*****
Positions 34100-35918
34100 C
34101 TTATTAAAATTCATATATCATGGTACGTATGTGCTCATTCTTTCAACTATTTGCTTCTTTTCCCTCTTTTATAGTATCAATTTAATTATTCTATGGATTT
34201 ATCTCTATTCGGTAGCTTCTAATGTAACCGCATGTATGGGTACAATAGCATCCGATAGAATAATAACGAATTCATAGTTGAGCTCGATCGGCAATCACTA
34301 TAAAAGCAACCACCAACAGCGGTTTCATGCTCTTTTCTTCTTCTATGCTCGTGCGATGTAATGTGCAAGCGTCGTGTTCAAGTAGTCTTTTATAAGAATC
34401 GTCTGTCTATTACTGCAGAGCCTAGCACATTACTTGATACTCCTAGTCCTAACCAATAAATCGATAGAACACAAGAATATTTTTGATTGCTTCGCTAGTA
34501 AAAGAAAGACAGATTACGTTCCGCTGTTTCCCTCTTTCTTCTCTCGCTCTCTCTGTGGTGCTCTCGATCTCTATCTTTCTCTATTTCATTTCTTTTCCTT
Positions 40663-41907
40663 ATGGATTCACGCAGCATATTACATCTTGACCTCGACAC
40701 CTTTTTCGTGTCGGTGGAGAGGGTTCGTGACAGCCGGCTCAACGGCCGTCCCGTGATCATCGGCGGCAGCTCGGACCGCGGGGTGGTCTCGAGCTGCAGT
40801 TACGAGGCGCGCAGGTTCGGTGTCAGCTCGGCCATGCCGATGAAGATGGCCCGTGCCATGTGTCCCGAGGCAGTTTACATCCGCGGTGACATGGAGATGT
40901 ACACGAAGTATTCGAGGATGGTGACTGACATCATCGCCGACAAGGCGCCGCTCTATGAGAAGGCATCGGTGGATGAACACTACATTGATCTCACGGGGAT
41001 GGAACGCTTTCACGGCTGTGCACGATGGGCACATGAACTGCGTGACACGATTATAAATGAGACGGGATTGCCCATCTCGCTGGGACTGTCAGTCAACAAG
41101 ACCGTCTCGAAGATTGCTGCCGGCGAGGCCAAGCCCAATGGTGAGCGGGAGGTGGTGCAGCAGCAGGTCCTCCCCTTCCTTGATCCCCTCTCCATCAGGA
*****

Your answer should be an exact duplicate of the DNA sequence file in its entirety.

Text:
Positions 34100-35918
34100 C
34101 TTATTAAAATTCATATATCATGGTACGTATGTGCTCATTCTTTCAACTATTTGCTTCTTTTCCCTCTTTTATAGTATCAATTTAATTATTCTATGGATTT
34201 ATCTCTATTCGGTAGCTTCTAATGTAACCGCATGTATGGGTACAATAGCATCCGATAGAATAATAACGAATTCATAGTTGAGCTCGATCGGCAATCACTA
34301 TAAAAGCAACCACCAACAGCGGTTTCATGCTCTTTTCTTCTTCTATGCTCGTGCGATGTAATGTGCAAGCGTCGTGTTCAAGTAGTCTTTTATAAGAATC
34401 GTCTGTCTATTACTGCAGAGCCTAGCACATTACTTGATACTCCTAGTCCTAACCAATAAATCGATAGAACACAAGAATATTTTTGATTGCTTCGCTAGTA
34501 AAAGAAAGACAGATTACGTTCCGCTGTTTCCCTCTTTCTTCTCTCGCTCTCTCTGTGGTGCTCTCGATCTCTATCTTTCTCTATTTCATTTCTTTTCCTT
Positions 40663-41907
40663 ATGGATTCACGCAGCATATTACATCTTGACCTCGACAC
40701 CTTTTTCGTGTCGGTGGAGAGGGTTCGTGACAGCCGGCTCAACGGCCGTCCCGTGATCATCGGCGGCAGCTCGGACCGCGGGGTGGTCTCGAGCTGCAGT
40801 TACGAGGCGCGCAGGTTCGGTGTCAGCTCGGCCATGCCGATGAAGATGGCCCGTGCCATGTGTCCCGAGGCAGTTTACATCCGCGGTGACATGGAGATGT
40901 ACACGAAGTATTCGAGGATGGTGACTGACATCATCGCCGACAAGGCGCCGCTCTATGAGAAGGCATCGGTGGATGAACACTACATTGATCTCACGGGGAT
41001 GGAACGCTTTCACGGCTGTGCACGATGGGCACATGAACTGCGTGACACGATTATAAATGAGACGGGATTGCCCATCTCGCTGGGACTGTCAGTCAACAAG
41101 ACCGTCTCGAAGATTGCTGCCGGCGAGGCCAAGCCCAATGGTGAGCGGGAGGTGGTGCAGCAGCAGGTCCTCCCCTTCCTTGATCCCCTCTCCATCAGGA